indefinitely regardless of increases in their incomes. Rather, after an “initial”


      59
         Carlson Constr. Co. v. Dupont W. Condo., Inc., 

932 A.2d 1132

, 1136 (D.C.
2007) (quoting Thomas v. District of Columbia Dep’t of Emp’t Servs., 

547 A.2d
1034

, 1037 (D.C. 1988)). See also Rudolph v. United States ex rel Gillott, 37 App.
D.C. 455, 460 (D.C. Cir. 1911) (“In the construction of a statute [or regulation] it is
the duty of the courts to consider the whole, and, if reasonably possible, to reconcile
one part with another, so that due effect may be given to each.”); Rupsha 2007, LLC
v. Kellum, 

32 A.3d 402

, 410–11 (D.C. 2011) (choosing interpretation that is
“consistent with the regulatory scheme”); Greenbrier Hosp., LLC v. Azar, 

974 F.3d
546

, 550 (5th Cir. 2020) (“Ordinarily, [courts] try to reconcile potentially conflicting
provisions [in a regulation] by attempting to read the text in harmony.”).
                                           29

renewal of a beneficiary’s eligibility based on whether they continue to meet the

applicable income test, their income is run through the PETI deductions that

determine their required financial contribution, if any, to their cost of care. Thus,

we agree with respondents that District regulations mandate they apply the income

test and then the PETI deductions during each renewal of an existing beneficiary’s

eligibility, and not only upon the first determination of their eligibility.



      Petitioners argue that this application of the PETI regulations cannot be

correct. They reason that with the CMNA deduction for EPD Waiver beneficiaries

equal to the SIS, applying PETI after eligibility is determined means those

beneficiaries will never have to defray the District’s payments under the program.

This, petitioners argue, violates the federal requirement that States “must reduce

[their] payment for home and community-based services” by the amount of

countable income remaining after PETI deductions. 60 However, no provision of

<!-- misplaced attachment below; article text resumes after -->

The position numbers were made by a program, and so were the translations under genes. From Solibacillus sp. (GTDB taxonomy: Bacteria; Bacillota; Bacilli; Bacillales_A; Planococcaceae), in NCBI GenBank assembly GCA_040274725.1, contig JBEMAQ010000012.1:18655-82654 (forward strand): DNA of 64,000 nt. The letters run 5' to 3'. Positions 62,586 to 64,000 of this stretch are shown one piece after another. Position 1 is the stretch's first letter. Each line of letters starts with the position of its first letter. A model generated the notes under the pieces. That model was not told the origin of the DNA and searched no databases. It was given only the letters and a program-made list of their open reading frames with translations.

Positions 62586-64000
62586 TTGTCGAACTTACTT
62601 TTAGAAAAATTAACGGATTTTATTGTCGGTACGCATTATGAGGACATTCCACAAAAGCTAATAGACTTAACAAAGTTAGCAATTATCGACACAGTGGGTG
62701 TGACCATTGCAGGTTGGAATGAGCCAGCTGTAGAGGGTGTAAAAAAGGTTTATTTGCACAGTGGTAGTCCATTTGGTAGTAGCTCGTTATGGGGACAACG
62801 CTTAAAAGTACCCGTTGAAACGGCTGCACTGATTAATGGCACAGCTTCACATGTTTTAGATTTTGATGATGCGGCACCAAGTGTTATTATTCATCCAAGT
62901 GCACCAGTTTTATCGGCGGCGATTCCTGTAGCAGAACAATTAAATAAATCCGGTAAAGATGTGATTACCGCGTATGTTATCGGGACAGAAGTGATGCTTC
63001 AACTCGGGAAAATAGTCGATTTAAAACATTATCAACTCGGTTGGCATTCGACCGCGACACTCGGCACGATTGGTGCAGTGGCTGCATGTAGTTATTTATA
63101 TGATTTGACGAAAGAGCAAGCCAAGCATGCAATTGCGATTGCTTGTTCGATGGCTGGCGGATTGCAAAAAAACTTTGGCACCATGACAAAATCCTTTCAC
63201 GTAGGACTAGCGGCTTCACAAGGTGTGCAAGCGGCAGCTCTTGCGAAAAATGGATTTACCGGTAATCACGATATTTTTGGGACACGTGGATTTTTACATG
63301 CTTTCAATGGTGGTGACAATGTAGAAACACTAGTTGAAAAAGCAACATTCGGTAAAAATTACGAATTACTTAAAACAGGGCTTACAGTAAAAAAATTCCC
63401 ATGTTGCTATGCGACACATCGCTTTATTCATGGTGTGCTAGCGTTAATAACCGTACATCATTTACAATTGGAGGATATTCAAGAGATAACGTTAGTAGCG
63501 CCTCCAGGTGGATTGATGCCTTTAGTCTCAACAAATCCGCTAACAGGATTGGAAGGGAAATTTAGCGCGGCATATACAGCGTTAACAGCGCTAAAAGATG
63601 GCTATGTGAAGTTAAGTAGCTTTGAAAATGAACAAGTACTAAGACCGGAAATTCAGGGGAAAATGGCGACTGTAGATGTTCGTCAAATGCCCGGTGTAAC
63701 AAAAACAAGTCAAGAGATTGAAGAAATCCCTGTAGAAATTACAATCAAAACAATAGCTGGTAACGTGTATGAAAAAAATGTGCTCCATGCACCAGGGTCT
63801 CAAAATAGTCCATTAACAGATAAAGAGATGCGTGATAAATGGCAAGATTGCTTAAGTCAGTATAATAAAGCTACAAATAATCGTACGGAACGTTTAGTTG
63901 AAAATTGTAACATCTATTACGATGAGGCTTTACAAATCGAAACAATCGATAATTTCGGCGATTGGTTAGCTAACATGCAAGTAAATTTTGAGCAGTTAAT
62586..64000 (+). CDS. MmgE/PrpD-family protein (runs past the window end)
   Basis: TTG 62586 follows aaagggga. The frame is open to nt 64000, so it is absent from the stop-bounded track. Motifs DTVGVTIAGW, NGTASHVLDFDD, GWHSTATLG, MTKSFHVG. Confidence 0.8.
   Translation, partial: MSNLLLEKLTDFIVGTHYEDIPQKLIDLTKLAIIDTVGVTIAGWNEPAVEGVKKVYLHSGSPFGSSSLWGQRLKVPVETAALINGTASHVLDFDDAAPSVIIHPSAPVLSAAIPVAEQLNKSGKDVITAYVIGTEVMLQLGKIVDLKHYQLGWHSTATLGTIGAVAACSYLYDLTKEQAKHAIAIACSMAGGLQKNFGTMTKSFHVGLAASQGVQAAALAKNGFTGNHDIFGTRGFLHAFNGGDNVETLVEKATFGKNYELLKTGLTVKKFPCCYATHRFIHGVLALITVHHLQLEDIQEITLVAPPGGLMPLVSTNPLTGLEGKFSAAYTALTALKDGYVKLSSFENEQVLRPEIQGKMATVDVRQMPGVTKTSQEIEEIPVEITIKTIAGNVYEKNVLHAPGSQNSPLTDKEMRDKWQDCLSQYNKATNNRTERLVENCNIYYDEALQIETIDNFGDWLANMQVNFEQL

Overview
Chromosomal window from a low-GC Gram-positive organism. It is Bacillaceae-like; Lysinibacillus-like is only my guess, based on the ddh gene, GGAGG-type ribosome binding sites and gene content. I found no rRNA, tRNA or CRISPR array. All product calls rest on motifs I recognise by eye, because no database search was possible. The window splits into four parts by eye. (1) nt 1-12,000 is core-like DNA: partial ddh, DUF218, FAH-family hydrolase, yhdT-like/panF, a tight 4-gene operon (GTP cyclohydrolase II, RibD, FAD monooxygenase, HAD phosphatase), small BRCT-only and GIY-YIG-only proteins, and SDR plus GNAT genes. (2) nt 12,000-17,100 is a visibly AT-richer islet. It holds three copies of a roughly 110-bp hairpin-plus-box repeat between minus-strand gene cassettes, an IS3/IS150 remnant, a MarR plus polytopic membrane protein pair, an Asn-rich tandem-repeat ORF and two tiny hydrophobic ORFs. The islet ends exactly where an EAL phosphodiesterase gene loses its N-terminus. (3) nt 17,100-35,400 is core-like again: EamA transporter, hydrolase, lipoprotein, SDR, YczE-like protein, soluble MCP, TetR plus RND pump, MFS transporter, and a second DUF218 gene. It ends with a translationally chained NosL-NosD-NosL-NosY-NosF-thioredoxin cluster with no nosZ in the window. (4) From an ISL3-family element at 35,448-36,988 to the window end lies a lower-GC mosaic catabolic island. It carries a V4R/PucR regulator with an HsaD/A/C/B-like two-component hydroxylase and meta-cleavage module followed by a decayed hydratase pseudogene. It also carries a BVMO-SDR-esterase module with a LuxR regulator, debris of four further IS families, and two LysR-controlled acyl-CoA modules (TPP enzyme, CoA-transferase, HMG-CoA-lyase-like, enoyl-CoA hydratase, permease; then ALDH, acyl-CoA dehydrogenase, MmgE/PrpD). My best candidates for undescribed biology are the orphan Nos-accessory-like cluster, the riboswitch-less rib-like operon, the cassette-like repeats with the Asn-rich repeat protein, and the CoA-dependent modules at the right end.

federal law prevents a State from setting the maintenance needs allowance at an

amount that reduces a beneficiary’s required copay to zero; the applicable federal

regulation allows the District to set the CMNA “at any level, as long as . . . [t]he




      60
           42 C.F.R. § 435.726(a).
                                           30

deduction amount is based on a reasonable assessment of need.” 61 There is no claim

that the District’s assessment of need is unreasonable. 62 And petitioners point to

nothing in federal law that would require the District to utilize PETI to do even more

and protect beneficiaries whose incomes rise above the eligibility level from losing

their coverage.



      Petitioners have represented to this court that some States have structured

valid Medicaid plans that effectuate a more favorable approach to the renewal of

HCBS benefits for beneficiaries whose incomes rise above the categorically needy

eligibility ceiling. That may be so; the Medicaid Act is designed, to some extent, to

give States “flexibility” in administering their programs, in order to incentivize both

participation in Medicaid and “innovation and experiment[ation]” in approaches to

health care for the needy. 63 But petitioners’ proposed approach is not required by




      61
           42 C.F.R. § 435.726(c)(1)(i).
      62
         Further to the point, CMS has acknowledged the District’s approach as
common and not improper, and has even authorized States to “increase the
maintenance needs allowance for waiver participants above [SIS]” in order to protect
income that is excluded from countable income for eligibility purposes. CMS
Guidance at 94 (emphasis added).
      63
           

Skandalis, 14 F.3d at 181

.
                                          31

(and, as formulated, appears to be inconsistent with) federal law; we have no

authority to order the District to abandon its own legally valid plan.



                                   V. Conclusion



      We conclude that petitioners’ countable incomes rendered them ineligible

under federal and local law and regulations for EPD Waiver benefits as categorically

needy recipients, and that petitioners have not established their eligibility to receive

those benefits as medically needy recipients. We therefore affirm the final order of

OAH upholding the termination of petitioners’ benefits.